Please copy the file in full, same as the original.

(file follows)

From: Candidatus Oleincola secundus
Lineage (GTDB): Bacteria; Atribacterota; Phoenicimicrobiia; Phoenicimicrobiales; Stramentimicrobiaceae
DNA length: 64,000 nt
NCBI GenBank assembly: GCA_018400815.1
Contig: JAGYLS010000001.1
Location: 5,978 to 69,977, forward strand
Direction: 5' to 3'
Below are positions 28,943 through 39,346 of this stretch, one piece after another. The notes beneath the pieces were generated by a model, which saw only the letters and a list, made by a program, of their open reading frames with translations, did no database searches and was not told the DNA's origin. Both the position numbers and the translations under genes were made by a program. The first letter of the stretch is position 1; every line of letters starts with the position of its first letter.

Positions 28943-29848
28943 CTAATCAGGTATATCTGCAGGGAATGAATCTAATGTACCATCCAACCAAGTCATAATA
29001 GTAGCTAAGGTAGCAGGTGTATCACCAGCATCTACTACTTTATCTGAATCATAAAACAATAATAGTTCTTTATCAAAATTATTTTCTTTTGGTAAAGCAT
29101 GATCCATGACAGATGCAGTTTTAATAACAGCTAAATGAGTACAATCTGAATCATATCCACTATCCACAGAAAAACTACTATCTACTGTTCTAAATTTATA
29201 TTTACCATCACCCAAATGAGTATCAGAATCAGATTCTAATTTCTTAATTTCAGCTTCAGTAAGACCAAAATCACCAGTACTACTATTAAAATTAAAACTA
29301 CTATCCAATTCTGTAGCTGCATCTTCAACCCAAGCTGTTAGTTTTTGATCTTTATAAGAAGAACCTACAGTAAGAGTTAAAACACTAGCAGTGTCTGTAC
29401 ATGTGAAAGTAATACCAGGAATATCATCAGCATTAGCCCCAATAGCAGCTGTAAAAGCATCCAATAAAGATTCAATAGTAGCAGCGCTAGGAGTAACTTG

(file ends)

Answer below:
From: Candidatus Oleincola secundus
Lineage (GTDB): Bacteria; Atribacterota; Phoenicimicrobiia; Phoenicimicrobiales; Stramentimicrobiaceae
DNA length: 64,000 nt
NCBI GenBank assembly: GCA_018400815.1
Contig: JAGYLS010000001.1
Location: 5,978 to 69,977, forward strand
Direction: 5' to 3'
Below are positions 28,943 through 39,346 of this stretch, one piece after another. The notes beneath the pieces were generated by a model, which saw only the letters and a list, made by a program, of their open reading frames with translations, did no database searches and was not told the DNA's origin. Both the position numbers and the translations under genes were made by a program. The first letter of the stretch is position 1; every line of letters starts with the position of its first letter.

Positions 28943-29848
28943 CTAATCAGGTATATCTGCAGGGAATGAATCTAATGTACCATCCAACCAAGTCATAATA
29001 GTAGCTAAGGTAGCAGGTGTATCACCAGCATCTACTACTTTATCTGAATCATAAAACAATAATAGTTCTTTATCAAAATTATTTTCTTTTGGTAAAGCAT
29101 GATCCATGACAGATGCAGTTTTAATAACAGCTAAATGAGTACAATCTGAATCATATCCACTATCCACAGAAAAACTACTATCTACTGTTCTAAATTTATA
29201 TTTACCATCACCCAAATGAGTATCAGAATCAGATTCTAATTTCTTAATTTCAGCTTCAGTAAGACCAAAATCACCAGTACTACTATTAAAATTAAAACTA
29301 CTATCCAATTCTGTAGCTGCATCTTCAACCCAAGCTGTTAGTTTTTGATCTTTATAAGAAGAACCTACAGTAAGAGTTAAAACACTAGCAGTGTCTGTAC
29401 ATGTGAAAGTAATACCAGGAATATCATCAGCATTAGCCCCAATAGCAGCTGTAAAAGCATCCAATAAAGATTCAATAGTAGCAGCGCTAGGAGTAACTTG